South African president dismisses deputy on implications of corruption

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Tuesday, June 14, 2005 File:JacobZuma.jpg

Jacob Zuma (file)
(Image missing from commons: image; log)


Today at about 1600 UTC/GMT, South African President Thabo Mbeki announced in a special session of parliament that he has taken action he feels is necessary, that is to "release [his deputy president], Jacob Zuma, from his responsibilities as deputy president of the republic and member of the cabinet".

Zuma was implicated in corruption arising from his relationship with his former financial adviser, Schabir Shaik, who was convicted of corruption and fraud earlier this month. Shaik was found guilty by Durban High Court of two counts of corruption and one of fraud and was sentenced to 15 years imprisonment.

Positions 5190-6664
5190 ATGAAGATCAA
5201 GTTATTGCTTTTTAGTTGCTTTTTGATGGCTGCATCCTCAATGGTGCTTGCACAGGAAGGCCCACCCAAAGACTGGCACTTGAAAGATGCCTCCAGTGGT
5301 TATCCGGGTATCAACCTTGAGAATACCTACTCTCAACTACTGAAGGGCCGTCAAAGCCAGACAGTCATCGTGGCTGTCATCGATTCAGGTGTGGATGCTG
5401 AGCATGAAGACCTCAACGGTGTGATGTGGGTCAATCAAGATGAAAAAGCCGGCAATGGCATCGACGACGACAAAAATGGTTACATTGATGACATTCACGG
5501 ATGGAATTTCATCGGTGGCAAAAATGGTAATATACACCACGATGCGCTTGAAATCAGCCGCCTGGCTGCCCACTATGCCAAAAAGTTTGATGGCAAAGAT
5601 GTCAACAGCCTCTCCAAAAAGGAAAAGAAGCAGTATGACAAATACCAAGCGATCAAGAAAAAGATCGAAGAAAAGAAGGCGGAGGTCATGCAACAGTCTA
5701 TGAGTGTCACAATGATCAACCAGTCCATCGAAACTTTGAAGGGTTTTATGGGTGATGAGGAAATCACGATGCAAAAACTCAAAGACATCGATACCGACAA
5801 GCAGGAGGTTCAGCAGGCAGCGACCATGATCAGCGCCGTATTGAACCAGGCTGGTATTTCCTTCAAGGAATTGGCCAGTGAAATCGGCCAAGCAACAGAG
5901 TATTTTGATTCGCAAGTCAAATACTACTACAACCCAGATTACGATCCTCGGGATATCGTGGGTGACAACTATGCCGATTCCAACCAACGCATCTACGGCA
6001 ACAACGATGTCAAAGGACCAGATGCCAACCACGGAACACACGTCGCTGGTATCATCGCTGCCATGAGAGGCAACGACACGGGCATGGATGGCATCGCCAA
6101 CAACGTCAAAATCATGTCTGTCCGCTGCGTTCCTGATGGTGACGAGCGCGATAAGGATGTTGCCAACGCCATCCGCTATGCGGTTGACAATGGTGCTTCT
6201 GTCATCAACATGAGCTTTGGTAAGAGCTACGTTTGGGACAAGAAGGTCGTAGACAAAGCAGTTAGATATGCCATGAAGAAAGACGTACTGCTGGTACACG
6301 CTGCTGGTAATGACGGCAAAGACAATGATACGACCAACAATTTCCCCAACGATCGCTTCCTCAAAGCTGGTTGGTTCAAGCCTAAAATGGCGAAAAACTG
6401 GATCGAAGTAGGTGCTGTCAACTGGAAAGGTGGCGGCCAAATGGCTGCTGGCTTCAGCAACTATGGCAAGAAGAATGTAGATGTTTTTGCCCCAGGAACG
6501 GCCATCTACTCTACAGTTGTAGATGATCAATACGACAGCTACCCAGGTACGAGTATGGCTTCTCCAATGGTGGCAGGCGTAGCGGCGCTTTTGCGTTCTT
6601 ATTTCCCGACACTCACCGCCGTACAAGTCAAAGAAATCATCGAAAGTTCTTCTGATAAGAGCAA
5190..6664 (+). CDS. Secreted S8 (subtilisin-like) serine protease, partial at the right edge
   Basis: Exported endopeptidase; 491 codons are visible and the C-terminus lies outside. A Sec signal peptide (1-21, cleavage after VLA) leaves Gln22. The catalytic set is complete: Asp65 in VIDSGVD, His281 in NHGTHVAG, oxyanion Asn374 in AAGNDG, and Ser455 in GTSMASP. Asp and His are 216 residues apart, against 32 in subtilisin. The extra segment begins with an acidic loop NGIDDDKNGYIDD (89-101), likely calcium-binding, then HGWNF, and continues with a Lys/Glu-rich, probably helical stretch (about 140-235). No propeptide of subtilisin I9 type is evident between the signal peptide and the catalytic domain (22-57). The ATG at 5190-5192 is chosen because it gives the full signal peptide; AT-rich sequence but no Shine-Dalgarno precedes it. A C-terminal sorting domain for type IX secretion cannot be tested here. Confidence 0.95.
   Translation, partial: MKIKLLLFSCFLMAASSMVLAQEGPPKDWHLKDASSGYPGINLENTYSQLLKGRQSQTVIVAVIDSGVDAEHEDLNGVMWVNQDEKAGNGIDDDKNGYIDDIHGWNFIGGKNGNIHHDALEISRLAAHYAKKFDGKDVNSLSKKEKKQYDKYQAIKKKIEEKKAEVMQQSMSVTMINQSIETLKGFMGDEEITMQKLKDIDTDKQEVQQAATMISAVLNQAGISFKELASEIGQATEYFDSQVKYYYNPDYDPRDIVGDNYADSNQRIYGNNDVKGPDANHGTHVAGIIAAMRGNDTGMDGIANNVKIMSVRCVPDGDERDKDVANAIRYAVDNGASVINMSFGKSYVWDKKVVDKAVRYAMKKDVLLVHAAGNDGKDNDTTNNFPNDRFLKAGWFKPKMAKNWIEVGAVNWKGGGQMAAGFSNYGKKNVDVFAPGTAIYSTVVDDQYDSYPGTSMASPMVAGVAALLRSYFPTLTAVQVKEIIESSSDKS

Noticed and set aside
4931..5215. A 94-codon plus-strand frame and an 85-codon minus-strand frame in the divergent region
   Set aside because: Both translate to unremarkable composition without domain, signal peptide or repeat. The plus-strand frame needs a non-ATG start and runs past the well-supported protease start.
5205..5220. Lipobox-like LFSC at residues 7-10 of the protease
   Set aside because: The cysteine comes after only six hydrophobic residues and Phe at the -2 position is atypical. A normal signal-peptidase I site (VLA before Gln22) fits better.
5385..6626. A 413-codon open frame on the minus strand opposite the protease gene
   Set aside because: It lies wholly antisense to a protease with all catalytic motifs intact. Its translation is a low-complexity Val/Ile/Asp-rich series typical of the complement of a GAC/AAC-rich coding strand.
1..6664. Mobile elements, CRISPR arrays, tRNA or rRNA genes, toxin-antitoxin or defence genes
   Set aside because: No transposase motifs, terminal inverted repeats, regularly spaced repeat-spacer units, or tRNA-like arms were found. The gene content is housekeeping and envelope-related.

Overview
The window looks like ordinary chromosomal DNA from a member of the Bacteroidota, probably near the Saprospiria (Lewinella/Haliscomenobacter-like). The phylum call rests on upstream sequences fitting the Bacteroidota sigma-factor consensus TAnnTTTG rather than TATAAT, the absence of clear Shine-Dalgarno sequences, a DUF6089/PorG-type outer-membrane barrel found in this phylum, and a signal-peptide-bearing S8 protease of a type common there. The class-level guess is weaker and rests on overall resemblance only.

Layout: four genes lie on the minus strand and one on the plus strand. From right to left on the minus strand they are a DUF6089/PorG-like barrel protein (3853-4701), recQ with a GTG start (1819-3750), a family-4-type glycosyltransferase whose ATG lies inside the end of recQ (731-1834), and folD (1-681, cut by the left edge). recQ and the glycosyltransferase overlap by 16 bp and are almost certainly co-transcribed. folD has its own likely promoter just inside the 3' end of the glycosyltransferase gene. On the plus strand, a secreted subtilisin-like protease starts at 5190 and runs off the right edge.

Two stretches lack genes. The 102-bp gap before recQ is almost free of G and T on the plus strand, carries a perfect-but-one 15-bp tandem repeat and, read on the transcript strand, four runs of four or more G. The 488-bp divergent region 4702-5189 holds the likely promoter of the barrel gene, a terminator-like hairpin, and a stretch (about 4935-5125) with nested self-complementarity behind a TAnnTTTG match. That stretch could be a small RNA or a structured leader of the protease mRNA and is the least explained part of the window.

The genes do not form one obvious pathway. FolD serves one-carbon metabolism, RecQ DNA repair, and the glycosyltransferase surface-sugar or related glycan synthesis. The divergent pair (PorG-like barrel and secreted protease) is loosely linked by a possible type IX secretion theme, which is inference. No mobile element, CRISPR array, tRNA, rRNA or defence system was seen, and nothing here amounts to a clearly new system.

The President has called this one of his toughest decisions. Opposition leader of the Democratic Alliance immediately praised the president for holding "principle over politics", and, while deeply saddened, former president Nelson Mandela supported Mbeki's decision. Jacob Zuma was the favourite of the ruling African National Congress party to succeed Thabo Mbeki as president.

Following this ordeal, the government of South Africa has reaffirmed its dedication to the reduction and eventual elimination of corruption in all areas of politics.

UPDATE (July 7)

The African National Congress held a meeting of it's National General Council over the weekend of 2-3 July. Zuma attracted a lot of favourable attention, mostly from people who wished to defeat policy initiatives that included relaxing some of the legal constraints on employers. He was reinstated as ANC deputy president and, in a first for the party, granted a salary (details not revealed). It now appears that Jacob Zuma's political future is closely tied to that of the "left wing" of the ANC.


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